Monday, October 23, 2006

Our passions, high and low

In an effort to answer Dream Writer's question as to why we bipolars tend to be such a creative lot, I thought I would reprint something here that I wrote for the chapter on Creativity in my book, Riding the Roller Coaster. (Pages 144-145) I don't think anyone has all the answer to this question, but this was my attempt to partially answer it. (Please note that this is copyrighted material, but if you wish to quote and use my name and Riding the Roller Coaster as the source, that would be ok.)

The passionate moods that result from our illness and cause us so much suffering can actually be beneficial if we use what we learn from them to express ourselves creatively. Throughout history artists have used the feelings they have as a source of inspiration for their work. The feelings we experience are extreme: the depths of depression for those with a unipolar disorder and the alternating lows and highs for those with bipolar disorder.

The frequent presence of these moods makes us a very sensitive group of people. When depressed we sense the depths of the world's sorrows more keenly - feelings most people filter out. Although the sun is shining, the world seems dark and without meaning. Those of us who experience highs know what it is to be transported to what seems like heavenly flights of joy - even if the source of this joy may be as simple as poppies blowing in the wind. We cry in mourning for the realities of injustice, poverty, and sickness we see around us; and we dance to celebrate the truths of love and beauty.

The strong emotions we experience make life more difficult; but they can also make life richer for us. In a way it is good to feel strongly; sensitivity is an aspect of humanity that sets us apart from much of the animal kingdom. Our expansive capacity for passion gives us the inspiration which makes artists out of many of us. We have a need to express and share our feelings with others. Creative activity is our way of venting the contents of our hearts; there's too much to keep shut up inside. By mastering the techniques of our chosen medium, we learn to apply the discipline needed to harness our emotions and steer them into workable pieces of art. The result is an abundance of satisfaction and sense of fulfilllment for the artist - and often a healing of the soul.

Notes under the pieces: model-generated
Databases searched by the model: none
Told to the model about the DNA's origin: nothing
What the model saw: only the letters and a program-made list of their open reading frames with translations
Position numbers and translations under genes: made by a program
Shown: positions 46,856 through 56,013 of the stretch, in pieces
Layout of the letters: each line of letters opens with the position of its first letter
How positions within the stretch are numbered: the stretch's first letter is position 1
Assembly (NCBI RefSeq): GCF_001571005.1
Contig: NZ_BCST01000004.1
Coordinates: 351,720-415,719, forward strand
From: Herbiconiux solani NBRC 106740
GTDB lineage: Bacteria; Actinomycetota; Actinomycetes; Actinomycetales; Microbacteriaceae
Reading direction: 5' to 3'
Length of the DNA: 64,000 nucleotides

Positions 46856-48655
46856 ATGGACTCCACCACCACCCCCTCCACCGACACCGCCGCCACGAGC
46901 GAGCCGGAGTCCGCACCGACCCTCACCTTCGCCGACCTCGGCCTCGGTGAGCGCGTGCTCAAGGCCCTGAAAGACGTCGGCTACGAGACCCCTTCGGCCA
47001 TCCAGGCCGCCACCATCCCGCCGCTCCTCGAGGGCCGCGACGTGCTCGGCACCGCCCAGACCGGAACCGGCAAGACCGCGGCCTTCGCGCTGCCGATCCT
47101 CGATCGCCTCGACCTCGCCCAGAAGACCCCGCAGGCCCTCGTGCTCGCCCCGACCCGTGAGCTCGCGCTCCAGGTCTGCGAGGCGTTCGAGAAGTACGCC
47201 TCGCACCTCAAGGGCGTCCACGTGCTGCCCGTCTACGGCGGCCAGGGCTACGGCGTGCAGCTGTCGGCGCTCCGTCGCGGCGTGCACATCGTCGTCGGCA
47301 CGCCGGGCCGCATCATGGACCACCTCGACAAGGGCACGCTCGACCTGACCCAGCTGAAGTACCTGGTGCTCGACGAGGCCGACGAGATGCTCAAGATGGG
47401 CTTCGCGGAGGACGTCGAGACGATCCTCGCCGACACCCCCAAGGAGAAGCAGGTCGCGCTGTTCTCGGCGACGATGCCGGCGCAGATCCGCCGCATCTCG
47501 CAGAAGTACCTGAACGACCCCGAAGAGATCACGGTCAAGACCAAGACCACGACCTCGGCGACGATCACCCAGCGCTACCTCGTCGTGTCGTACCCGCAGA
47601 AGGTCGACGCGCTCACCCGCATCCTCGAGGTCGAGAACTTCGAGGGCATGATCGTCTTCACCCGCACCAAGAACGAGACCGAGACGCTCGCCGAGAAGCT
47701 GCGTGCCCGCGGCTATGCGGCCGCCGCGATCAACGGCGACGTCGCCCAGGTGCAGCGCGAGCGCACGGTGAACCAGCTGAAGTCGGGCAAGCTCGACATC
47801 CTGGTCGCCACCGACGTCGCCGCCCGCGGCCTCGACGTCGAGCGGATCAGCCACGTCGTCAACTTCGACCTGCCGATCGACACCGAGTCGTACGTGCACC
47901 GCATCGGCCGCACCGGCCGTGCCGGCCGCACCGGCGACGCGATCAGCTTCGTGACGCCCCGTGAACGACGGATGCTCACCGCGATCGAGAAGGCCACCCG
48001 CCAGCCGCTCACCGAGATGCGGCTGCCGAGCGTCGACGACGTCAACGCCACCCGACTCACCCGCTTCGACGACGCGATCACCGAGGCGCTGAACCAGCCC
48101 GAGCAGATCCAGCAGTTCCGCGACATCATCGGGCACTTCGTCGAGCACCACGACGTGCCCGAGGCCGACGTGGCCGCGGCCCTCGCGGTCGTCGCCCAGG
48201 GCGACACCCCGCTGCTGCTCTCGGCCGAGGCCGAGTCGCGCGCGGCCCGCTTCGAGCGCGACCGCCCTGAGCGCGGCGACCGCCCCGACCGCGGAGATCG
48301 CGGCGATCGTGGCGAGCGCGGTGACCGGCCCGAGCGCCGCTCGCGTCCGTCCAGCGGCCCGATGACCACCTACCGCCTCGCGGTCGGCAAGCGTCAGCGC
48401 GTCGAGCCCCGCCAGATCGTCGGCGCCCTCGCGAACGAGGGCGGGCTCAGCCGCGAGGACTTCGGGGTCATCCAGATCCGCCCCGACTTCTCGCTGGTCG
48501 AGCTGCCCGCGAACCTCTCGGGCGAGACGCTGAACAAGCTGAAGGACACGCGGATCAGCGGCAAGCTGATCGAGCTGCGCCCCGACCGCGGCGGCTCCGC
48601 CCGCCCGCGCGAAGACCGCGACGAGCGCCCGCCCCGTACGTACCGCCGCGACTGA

But what about those of us who don't feel we are creative?
There may be more of the artist in us than we think. We can let go of our emotions through song and dance, through laughter and the healing of tears, and even through simply talking with others about our feelings. To reveal to others how we experience life is to share the rich tapestry of our inner self in all its colors. This kind of sharing by others, not unlike us, has left us a great legacy of paintings, sculpture, music, and literature. If we can use our passions effectively they will be a rich source of joy, not just for us, but also for those around us.

5 comments:

jumpinginpuddles said...

good blog and well said

chalexa said...

You have been so positive, Marja. I really look to you and see an inspiring lady who i can learn so much from. I really liked your last blog as well when you described yourself...

Anonymous said...

marja, i love it!! i am a committed Christian also. i am struggling to keep up with anything right now...i am tired. but i still believe in Jesus. i am going to add your blogsite to my links...

thank you for inspiring me!

Dream Writer said...

Great Post! And very well written.

Thank you!!

marja said...

Thank you everyone for your comments. There's nothing like receiving positive reaction to keep a person feeling positive.

I love you all.